For days, Madi Allen, then 12, had a fever and a cough that kept getting worse. Mum Shelle Allen thought Madi was exhausted from a busy winter and had a bad cold. Madi gradually became sicker and needed help showering and it was Allen who noticed Madi’s lips were blue as she struggled to breathe.
“I knew something big was going on,” Allen, 47, of Jacksonville, Illinois, told TODAY.com. “His face was all sunken – it was almost greyish.”
They rushed to the hospital where the Allens learned what was wrong with Madi: she had the flu and double pneumonia.
“I never imagined that we would finally get the flu diagnosis,” Allen said. “It’s just the flu. We recover. And I’ve said it many times myself. The sad thing is, I didn’t know the flu didn’t discriminate. It doesn’t matter if you are a healthy person or an elderly person.
Persistent cold that won’t go away
In February 2011, Madi fell ill with what appeared to be a cold at the time. She had a fever and a cough. The family gave him over-the-counter medicine, but his cough persisted.
“His symptoms got worse. But every time I gave him counter meds, like Tylenol or cold meds, his symptoms seemed to improve a bit,” Allen says. “I wouldn’t say she was her normal self. But I felt like there were enough improvements that it wasn’t an emergency. Over the weekend, Madi’s cold seemed stable. On Monday, when she tried to take a shower, she needed her mother’s help. That’s when Allen knew something was seriously wrong with his daughter’s health.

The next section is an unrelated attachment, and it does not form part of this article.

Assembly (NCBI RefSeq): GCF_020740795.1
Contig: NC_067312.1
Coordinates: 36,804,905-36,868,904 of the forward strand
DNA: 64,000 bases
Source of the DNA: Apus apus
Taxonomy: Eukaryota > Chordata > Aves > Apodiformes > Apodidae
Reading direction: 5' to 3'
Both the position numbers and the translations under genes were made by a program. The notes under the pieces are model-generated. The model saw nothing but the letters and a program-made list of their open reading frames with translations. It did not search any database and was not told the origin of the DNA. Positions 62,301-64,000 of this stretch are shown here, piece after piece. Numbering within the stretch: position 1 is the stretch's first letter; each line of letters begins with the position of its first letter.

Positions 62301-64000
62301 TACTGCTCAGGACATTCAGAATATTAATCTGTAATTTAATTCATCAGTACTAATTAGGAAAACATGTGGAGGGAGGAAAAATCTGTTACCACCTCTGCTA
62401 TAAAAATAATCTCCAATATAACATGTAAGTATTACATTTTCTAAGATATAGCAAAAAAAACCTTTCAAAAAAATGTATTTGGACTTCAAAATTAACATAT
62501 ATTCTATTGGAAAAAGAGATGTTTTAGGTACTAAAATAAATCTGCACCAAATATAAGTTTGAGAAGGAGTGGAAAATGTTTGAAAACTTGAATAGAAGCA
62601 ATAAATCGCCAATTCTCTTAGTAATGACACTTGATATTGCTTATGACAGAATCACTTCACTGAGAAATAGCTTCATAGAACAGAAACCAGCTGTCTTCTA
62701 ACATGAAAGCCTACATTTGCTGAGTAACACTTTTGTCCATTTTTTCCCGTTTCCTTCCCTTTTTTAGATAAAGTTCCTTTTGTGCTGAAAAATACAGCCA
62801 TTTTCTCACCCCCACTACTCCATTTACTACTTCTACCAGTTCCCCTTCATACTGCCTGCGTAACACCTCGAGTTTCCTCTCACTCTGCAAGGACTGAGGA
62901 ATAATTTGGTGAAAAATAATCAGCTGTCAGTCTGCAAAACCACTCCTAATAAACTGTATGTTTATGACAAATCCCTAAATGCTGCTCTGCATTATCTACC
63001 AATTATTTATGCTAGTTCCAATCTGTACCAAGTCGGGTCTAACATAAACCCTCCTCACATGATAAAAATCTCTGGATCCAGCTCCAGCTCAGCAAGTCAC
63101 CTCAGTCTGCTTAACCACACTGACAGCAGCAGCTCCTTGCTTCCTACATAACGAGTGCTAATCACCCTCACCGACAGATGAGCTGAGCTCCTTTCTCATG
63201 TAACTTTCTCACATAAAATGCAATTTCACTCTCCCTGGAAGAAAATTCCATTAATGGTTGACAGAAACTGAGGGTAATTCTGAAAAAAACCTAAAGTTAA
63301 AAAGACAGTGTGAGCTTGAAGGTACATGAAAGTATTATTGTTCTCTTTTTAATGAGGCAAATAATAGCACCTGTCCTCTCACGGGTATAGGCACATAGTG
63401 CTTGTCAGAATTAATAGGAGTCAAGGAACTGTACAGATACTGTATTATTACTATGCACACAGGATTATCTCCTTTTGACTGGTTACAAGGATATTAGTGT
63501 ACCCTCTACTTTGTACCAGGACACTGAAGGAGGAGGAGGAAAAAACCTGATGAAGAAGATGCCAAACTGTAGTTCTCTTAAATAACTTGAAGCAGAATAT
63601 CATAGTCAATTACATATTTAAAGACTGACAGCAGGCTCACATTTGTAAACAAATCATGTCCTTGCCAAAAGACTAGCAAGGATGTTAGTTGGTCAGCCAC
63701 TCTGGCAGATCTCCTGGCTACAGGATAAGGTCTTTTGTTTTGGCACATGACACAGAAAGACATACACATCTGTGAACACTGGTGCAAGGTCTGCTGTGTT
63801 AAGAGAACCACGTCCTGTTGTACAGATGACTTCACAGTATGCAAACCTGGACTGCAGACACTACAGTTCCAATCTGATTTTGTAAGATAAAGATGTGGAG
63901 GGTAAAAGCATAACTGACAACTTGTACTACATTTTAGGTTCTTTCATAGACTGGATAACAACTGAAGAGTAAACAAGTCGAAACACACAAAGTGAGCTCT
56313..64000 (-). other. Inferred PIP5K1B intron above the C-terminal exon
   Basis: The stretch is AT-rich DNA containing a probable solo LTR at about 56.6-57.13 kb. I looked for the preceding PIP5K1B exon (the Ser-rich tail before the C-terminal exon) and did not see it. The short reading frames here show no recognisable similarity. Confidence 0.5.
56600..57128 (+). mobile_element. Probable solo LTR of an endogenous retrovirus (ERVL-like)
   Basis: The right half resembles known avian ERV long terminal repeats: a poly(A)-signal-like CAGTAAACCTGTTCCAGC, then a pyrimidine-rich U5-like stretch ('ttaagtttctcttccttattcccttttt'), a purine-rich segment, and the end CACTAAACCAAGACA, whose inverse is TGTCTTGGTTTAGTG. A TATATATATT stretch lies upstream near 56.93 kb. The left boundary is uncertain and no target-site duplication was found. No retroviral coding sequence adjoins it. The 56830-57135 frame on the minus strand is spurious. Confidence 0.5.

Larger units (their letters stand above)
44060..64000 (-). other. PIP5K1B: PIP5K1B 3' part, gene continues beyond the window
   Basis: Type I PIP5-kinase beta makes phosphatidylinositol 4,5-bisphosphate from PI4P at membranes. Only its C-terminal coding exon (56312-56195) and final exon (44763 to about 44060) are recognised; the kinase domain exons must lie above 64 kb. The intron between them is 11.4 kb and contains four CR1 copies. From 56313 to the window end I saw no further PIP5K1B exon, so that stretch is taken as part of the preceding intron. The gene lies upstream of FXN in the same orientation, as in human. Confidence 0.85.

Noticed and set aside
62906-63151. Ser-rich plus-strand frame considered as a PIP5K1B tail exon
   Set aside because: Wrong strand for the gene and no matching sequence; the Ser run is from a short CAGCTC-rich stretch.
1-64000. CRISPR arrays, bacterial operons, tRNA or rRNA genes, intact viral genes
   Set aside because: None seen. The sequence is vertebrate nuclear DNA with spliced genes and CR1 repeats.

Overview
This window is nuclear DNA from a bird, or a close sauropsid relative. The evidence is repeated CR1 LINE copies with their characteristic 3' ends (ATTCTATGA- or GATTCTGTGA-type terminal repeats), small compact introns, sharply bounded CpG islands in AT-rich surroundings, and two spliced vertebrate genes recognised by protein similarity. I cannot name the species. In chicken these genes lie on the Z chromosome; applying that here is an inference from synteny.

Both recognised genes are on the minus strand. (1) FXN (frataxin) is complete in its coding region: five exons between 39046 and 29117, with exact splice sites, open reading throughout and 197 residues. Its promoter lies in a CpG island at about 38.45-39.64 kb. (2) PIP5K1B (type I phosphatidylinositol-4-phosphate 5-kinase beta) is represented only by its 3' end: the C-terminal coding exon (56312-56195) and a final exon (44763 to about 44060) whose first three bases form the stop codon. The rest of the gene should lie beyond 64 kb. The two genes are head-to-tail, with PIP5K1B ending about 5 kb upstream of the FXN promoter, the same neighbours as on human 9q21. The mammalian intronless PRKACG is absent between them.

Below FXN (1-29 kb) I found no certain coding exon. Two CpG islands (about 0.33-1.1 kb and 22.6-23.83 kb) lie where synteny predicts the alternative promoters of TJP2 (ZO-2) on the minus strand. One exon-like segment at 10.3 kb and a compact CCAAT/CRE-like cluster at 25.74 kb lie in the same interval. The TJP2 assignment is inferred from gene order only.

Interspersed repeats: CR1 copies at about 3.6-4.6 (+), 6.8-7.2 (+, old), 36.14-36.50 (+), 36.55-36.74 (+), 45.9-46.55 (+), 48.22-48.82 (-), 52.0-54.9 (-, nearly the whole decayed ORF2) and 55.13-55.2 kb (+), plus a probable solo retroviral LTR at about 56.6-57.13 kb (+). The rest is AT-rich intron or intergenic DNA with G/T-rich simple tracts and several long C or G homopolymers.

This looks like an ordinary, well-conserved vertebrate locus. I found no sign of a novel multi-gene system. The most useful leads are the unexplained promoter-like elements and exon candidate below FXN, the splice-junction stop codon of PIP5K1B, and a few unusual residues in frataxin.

“I thought there was something more going on,” Allen says. “The cough started to get worse.”
When they arrived at the emergency room, the family learned what was making Madi so sick. Madi had double pneumonia and flu. Allen felt stunned.
“I was completely shocked that the flu could cause him so much trouble,” she says.
Madi normally received a flu shot, but that year it “fell off my radar” and she didn’t get one.
“She was always vaccinated,” Allen says. “That year (she didn’t have one). Once again, I return to (the fact that) I did not know the importance of it.
At their local hospital, doctors gave her as much oxygen as possible before transferring her to another hospital.
“His body was just failing. His organs were failing. By then they had already intubated her,” Allen recalled. “They came and told my husband and I there was nothing more they could do for her in this hospital…she had to be on life support because her lungs were closing.”
His kidneys were also failing and his heart was showing signs of early failure. At the larger hospital, she was put on ECMO, a heart and lung bypass machine, and on dialysis.
“At first, I was in complete denial. Again, I go back to “it’s just the flu”. We overcome the flu. It was my thought process,” Allen says. “We were lucky that each hospital took her to the next hospital to get the best possible care.”
Who is most at risk of getting the flu?
According to NBC News, flu hospitalizations have reached their highest level in a decade. About 78,000 people have been hospitalized with the flu and 4,500 have died since October. Young children are at a particularly high risk of catching the flu, Texas family physician Dr. Lisa Doggett tells TODAY.com.